(2) Practical No. 2
Altering a Table
Dropping/Truncating/Renaming Tables
Backing up / Restoring a Database
(3) Practical No. 3
Simple Queries
SIMPLE Queries with Aggregate functions
Queries with Aggregate functions (group by and having clause)
(4) Practical No. 4
Queries involving
Date Functions
String Functions
Math Functions
(On previously created tables and/or the dual table)
(5) Practical No. 5
Join Queries
o Using 2 related tables
o More than 2 related tables

(6) Practical No. 6


Sub Queries
(7) Practical No. 7
Views
Creating Views (with and without check option)
Dropping views
Selecting from a view
(8) Practical No. 8
Creating a savepoint
Commit & Roll back
Granting and revoking permissions
Python Programming
(1) Programs to read & write file.
(2) Program to demonstrate exception handling
(3) Program to demonstrate the use of regular expressions
(4) Program to draw shapes
(5) Program to show GUI controls and processing-I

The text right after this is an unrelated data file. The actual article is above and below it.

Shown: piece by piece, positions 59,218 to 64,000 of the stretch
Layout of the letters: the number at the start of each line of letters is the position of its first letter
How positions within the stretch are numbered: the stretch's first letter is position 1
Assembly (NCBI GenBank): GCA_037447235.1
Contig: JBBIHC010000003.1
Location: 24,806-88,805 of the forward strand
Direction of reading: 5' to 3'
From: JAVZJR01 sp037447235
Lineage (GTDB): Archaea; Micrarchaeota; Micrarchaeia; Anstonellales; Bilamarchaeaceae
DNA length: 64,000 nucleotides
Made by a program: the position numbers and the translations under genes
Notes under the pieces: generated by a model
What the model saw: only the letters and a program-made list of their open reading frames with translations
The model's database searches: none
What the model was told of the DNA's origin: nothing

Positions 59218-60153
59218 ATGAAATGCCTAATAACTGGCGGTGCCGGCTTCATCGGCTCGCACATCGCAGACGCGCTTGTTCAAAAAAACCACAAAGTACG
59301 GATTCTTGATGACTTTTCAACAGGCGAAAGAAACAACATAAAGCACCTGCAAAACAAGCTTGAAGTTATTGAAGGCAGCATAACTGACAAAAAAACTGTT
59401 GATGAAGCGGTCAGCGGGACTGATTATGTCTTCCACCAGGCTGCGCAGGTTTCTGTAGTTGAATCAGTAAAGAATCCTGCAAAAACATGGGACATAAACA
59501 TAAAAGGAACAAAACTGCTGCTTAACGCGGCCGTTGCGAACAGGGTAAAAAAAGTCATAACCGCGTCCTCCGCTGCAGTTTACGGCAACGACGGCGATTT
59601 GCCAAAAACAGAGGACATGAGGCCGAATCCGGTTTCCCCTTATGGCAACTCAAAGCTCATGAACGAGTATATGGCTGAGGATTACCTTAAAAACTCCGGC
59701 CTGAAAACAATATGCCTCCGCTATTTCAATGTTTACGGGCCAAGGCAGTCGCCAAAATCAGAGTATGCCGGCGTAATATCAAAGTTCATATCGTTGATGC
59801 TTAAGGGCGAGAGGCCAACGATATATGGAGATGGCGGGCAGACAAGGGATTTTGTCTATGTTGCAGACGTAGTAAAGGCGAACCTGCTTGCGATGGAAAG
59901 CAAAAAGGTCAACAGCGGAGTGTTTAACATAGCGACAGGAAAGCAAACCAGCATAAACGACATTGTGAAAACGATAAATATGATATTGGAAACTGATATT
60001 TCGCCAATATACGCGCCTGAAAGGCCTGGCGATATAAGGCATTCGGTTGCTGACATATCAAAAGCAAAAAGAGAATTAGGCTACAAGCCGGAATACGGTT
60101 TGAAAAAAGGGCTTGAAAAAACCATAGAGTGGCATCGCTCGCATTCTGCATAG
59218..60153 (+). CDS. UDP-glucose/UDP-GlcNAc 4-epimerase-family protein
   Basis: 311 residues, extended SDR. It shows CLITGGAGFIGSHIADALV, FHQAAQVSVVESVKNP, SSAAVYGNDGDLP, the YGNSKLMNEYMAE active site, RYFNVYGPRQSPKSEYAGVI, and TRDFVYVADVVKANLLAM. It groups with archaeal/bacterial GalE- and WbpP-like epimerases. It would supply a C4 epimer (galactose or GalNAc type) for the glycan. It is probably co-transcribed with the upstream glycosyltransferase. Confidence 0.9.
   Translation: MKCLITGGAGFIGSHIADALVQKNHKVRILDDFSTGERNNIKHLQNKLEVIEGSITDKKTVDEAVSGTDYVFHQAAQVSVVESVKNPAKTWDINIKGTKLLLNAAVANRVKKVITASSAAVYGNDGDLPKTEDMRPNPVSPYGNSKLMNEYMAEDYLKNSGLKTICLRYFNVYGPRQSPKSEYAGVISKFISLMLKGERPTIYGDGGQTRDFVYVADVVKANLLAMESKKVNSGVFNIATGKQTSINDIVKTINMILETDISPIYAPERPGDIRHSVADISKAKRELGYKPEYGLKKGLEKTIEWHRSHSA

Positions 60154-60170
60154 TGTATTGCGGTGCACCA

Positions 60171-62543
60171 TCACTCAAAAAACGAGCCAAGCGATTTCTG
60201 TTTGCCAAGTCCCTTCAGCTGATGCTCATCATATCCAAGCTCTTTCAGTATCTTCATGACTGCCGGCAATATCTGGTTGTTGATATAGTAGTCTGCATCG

(6) Program to show GUI controls and processing-II
(7) Program to show database connectivity
(8) Programs to do searching and sorting

Evaluation Scheme
I. Internal Exam - Marks 25
(i)

Test 20 Marks

20 marks Test Duration 40 mins


It will be conducted either using any open source learning management system such as Moodle
(Modular object-oriented dynamic learning environment) Or a test based on an equivalent online
course on the contents of the concerned course(subject) offered by or build using MOOC
(Massive Open Online Course) platform.
(ii)
5 Marks
Active participation in routine class instructional deliveries
Overall conduct as a responsible student, manners, skill in
Articulation, leadership qualities demonstrated through
Organizing co-curricular activities, etc.
II. External Exam - Marks 75
1. Duration - 2.5 Hours.
2. Theory question paper pattern:All questions are compulsory.
Question Based on
Q.1
Unit I
Q.2
Unit II
Q.3
Unit III
Q.4
Unit I, II and III

Marks
[20]
[20]
[20]
[15]

All questions shall be compulsory with internal choice within the questions.
Each Question may be sub divided into sub questions as a, b, c, d & e, etc & the allocation
of Marks depends on the weightage of the topic.
III. Practical Exam 100 marks
(Certified Journal is compulsory for appearing for practical exam)
Practicals of USCS101 40 marks + 5 marks (journal) + 5 marks (viva)
Practicals of USCS102 - 40 marks + 5 marks (journal) + 5 marks (viva)